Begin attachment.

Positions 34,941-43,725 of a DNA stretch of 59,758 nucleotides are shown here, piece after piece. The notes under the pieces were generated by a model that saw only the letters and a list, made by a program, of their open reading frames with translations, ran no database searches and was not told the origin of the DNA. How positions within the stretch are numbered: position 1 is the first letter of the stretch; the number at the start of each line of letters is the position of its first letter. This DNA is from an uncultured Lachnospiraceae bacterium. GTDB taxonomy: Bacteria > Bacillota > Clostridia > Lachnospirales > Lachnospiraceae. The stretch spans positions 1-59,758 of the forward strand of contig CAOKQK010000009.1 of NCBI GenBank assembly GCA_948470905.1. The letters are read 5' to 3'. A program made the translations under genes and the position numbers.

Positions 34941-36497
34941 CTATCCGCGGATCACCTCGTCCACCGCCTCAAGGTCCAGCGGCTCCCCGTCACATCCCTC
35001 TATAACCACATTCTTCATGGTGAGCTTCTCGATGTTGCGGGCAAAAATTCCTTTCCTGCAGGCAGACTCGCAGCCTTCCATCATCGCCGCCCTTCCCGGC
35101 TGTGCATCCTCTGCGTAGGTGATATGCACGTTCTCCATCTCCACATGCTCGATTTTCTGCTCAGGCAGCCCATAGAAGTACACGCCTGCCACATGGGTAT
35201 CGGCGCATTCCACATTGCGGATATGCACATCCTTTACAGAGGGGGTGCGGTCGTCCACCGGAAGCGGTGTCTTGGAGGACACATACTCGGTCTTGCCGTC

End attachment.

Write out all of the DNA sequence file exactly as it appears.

Positions 34,941-43,725 of a DNA stretch of 59,758 nucleotides are shown here, piece after piece. The notes under the pieces were generated by a model that saw only the letters and a list, made by a program, of their open reading frames with translations, ran no database searches and was not told the origin of the DNA. How positions within the stretch are numbered: position 1 is the first letter of the stretch; the number at the start of each line of letters is the position of its first letter. This DNA is from an uncultured Lachnospiraceae bacterium. GTDB taxonomy: Bacteria > Bacillota > Clostridia > Lachnospirales > Lachnospiraceae. The stretch spans positions 1-59,758 of the forward strand of contig CAOKQK010000009.1 of NCBI GenBank assembly GCA_948470905.1. The letters are read 5' to 3'. A program made the translations under genes and the position numbers.

Positions 34941-36497
34941 CTATCCGCGGATCACCTCGTCCACCGCCTCAAGGTCCAGCGGCTCCCCGTCACATCCCTC
35001 TATAACCACATTCTTCATGGTGAGCTTCTCGATGTTGCGGGCAAAAATTCCTTTCCTGCAGGCAGACTCGCAGCCTTCCATCATCGCCGCCCTTCCCGGC
35101 TGTGCATCCTCTGCGTAGGTGATATGCACGTTCTCCATCTCCACATGCTCGATTTTCTGCTCAGGCAGCCCATAGAAGTACACGCCTGCCACATGGGTAT
35201 CGGCGCATTCCACATTGCGGATATGCACATCCTTTACAGAGGGGGTGCGGTCGTCCACCGGAAGCGGTGTCTTGGAGGACACATACTCGGTCTTGCCGTC